It’s been about a year since the release of my second record, which is a little depressing because it means that I should probably start thinking about putting out something new sometime soon, and though I’ve got some things in the works, it may be a little longer than I had hoped until my next release. But that’s not the issue I want to address this evening.
In the past couple of years there have been a lot of changes in my personal life, and I’ve written a little bit about them. I don’t plan on telling you all of them because, well, they’re personal. However, I do want to address some of the questions and comments concerning my album cover, and for better or worse, personal is bound to come up at least a little bit. Don’t worry. I’m not going to drag you through any lady drama.
When I first released my record, I was happy to find that many of my close friends, mentors, and family members were so anxious to support me, and it gave me an excuse to get in touch with some people with whom I hadn’t spoken in quite some time. As I handed out albums, people became interested in the music, and more importantly the album cover, and some of them wanted to meet up with me again after they’d had time to “digest.” One of the most important conversations was with my friend M.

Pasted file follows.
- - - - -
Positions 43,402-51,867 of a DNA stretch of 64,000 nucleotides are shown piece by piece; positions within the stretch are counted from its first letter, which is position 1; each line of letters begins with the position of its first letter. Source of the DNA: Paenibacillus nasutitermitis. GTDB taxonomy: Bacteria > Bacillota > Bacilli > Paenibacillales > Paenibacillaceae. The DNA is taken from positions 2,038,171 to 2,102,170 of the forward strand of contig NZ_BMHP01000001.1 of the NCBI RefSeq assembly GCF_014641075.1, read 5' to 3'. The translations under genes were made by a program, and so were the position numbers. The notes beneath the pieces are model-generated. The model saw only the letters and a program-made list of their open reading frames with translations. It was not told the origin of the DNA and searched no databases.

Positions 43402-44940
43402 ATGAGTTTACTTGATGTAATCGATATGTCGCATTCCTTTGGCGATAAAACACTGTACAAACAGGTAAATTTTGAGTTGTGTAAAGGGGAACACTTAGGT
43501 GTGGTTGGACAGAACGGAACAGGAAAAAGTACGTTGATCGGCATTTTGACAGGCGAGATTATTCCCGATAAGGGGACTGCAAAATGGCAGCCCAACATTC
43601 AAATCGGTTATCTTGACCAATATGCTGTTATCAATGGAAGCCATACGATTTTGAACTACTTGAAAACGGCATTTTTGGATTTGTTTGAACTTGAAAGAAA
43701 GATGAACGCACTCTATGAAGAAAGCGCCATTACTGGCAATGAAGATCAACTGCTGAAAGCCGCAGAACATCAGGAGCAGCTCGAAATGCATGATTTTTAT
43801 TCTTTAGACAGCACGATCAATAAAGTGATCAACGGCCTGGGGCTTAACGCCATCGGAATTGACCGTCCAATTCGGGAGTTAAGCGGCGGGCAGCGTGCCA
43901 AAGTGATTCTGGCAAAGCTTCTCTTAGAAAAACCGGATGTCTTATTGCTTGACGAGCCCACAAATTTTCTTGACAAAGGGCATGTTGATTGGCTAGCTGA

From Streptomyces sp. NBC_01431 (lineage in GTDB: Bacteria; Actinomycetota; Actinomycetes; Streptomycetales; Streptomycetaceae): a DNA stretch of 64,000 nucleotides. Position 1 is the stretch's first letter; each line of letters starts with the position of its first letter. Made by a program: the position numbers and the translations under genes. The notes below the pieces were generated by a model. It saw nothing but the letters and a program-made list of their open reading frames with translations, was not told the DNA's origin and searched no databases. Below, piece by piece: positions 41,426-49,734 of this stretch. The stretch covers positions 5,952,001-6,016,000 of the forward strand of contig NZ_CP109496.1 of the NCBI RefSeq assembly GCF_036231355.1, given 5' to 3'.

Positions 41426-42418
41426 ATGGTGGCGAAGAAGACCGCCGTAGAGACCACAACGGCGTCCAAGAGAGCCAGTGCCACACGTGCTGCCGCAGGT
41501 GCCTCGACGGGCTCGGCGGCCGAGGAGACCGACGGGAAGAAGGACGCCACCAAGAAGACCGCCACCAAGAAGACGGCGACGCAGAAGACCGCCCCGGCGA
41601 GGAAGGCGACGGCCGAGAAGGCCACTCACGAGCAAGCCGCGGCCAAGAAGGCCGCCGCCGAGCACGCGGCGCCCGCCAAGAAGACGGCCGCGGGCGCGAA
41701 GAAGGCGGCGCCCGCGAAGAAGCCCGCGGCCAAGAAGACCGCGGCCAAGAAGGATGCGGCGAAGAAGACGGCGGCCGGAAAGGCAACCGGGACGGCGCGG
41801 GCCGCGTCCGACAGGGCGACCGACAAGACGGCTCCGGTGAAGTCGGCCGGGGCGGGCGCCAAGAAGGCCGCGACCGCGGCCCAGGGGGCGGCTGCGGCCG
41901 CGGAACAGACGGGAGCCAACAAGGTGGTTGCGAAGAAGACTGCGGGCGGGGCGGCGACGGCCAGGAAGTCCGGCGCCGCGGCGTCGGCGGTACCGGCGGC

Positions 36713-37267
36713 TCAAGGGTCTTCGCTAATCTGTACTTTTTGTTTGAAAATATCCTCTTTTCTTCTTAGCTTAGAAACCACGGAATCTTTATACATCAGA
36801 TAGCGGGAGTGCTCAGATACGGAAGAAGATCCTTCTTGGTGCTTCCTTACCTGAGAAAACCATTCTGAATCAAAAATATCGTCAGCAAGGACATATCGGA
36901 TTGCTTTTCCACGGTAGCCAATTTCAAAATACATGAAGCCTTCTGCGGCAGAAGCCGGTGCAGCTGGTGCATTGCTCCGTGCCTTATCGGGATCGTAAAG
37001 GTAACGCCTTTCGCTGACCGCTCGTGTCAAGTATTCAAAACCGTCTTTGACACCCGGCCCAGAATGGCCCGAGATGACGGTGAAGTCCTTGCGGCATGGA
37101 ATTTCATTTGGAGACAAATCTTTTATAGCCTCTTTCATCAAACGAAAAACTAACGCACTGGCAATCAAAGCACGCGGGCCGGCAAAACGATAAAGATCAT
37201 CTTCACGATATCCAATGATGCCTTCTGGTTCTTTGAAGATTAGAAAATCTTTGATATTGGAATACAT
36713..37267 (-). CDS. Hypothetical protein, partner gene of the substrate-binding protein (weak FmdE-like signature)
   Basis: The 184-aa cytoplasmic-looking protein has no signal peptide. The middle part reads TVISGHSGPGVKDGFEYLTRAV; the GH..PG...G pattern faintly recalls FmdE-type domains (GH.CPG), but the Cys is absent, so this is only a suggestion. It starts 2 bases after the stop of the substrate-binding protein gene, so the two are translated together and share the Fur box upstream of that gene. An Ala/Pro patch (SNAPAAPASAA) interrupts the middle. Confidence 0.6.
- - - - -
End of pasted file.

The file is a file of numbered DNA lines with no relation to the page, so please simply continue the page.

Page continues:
M has been a mentor to me for at least six years now. He is just old enough that he could have fathered me at a young but reasonable age, and a he is a respected member of the Moscow community. Those of you who live in Moscow have probably seen him walking to and from the downtown area via Third Street in his suit and tie on the weekdays, or maybe biking around in the evenings and on the weekends in an oversized yellow or neon t-shirt with one of his two dogs in tow. Anyone who knows M would tell you that he has an overwhelmingly positive disposition, which in most cases would make a person seem superficial, but he somehow manages to put off an air of authenticity, and it makes his positivity…well…positively contagious. As cynical as I can be, this man has somehow managed to become one of my closest friends. There are some mysteries that will never be solved.
So, to return to the story, I met with M at some point, possibly to discuss the album, or maybe we just ran into each other, I can’t remember which, but the subject of the music came up, and M told me that when he first saw the cover he thought, “Man, Jeremiah wants a girlfriend so bad.” Now, I love M quite a bit, and I do enjoy having females around because, well, that’s how I’m wired, but when M told me his interpretation of the picture I have to say that beyond feeling pretty embarrassed, I was a little bit disappointed. And he’s not the only one. Coworkers, family members, even the people I’ve worked with at venues have asked me if this girl was my girlfriend, and until now, I’ve just said no and tried to shrug off my disappointment.